Kiva is one of my favorite nonprofits as it makes microloans to developing country entrepreneurs and I fully support the notion of encouraging “Trade not Aid” whenever possible. I checked their blog today to see what if anything they were saying about Haiti. The following is an update from the Kiva Blog, dated 1/13/2010.
“As you may have seen in the news, a terrible earthquake struck Haiti yesterday afternoon. The earthquake, 7.0 in magnitude, struck about 10 miles outside Haiti’s capital, Port-au-Prince. The devastation has been enormous, with many buildings destroyed and thousands of people presumed dead. This is the worst earthquake to hit Haiti in 200 years.
Kiva currently supports borrowers in Haiti through our field partner, Esperanza International. Esperanza is based in the Dominican Republic, but has an office and provides loans in Haiti. About 1/3 of the loans Esperanza posts to Kiva are for borrowers in Haiti. In addition, a large percentage of the loans posted from the Dominican Republic are of Haitian migrants who still have family in Haiti. Esperanza has told us that as of now, Esperanza staff are safe though they have several employees with family in Port-au-Prince who have not been able to contact their families and are very concerned. Esperanza’s clients are located in the North, while the earthquake struck the capital in the south. Most of their clients live close to their offices in the north. However, many of them have businesses that require them to travel to and from Port-au-Prince to buy merchandise to sell in the main markets. Their businesses may have been affected and it is possible that some of them may have been in Port-au-Prince at the time and been injured.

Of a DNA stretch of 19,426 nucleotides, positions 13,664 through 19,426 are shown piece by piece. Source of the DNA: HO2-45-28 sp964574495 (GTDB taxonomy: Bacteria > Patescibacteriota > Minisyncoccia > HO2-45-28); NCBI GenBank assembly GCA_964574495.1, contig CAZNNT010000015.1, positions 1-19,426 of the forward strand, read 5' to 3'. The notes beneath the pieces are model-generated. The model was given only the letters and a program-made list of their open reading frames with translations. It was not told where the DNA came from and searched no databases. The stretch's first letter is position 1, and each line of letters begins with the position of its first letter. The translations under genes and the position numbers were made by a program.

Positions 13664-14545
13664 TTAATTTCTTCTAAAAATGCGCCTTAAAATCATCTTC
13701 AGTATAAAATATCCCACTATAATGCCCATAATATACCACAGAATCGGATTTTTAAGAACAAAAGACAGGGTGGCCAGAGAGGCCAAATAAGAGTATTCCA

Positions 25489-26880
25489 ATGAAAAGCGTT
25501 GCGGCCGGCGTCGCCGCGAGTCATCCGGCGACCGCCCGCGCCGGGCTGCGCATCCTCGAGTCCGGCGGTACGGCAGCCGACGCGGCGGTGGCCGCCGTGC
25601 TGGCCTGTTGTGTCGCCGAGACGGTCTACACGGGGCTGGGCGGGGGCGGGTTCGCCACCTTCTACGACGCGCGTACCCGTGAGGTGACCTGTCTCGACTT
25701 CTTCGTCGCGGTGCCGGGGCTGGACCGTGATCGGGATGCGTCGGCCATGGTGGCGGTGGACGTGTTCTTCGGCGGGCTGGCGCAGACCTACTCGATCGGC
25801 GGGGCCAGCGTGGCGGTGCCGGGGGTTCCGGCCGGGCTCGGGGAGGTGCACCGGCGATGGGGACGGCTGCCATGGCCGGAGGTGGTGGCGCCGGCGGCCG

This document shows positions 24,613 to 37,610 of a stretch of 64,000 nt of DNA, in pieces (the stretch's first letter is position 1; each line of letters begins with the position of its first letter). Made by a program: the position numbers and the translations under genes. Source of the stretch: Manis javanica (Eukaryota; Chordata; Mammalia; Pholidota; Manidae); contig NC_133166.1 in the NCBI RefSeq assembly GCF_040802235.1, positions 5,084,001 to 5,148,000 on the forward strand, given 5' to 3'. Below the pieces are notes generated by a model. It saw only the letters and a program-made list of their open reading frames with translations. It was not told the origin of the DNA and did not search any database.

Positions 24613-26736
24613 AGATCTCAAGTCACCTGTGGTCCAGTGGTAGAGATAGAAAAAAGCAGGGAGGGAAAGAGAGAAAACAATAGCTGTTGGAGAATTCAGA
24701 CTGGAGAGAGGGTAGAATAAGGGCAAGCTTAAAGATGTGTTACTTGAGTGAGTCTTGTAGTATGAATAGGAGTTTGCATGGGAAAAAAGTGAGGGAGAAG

It is impossible for Esperanza to give us any exact figures at this time as information is only slowly trickling out of Haiti. As Kiva learns more about the effect of the earthquake on Esperanza and their Kiva borrowers we will update lenders.”
Right now in the immediate aftermath of this disaster , support for basic services including water, food, health care, and shelter is essential. After the initial response and clean-up phases which will likely take quite some time considering the current conditions in the country, support for rebuilding will be critical. We must stay mindful that Haiti will need assistance for years to come – even after the focus of the international community has faded away and onto whatever disaster is next. Kiva will play a really important role in helping entrepreneurs get back on their feet and begin to again find ways to support themselves and their families through commerce. Please keep your eyes open and when loan requests have been processed for Haitians and there is enough structure to begin making loans again, remember your support of even a few dollars can make a HUGE difference in someone’s life.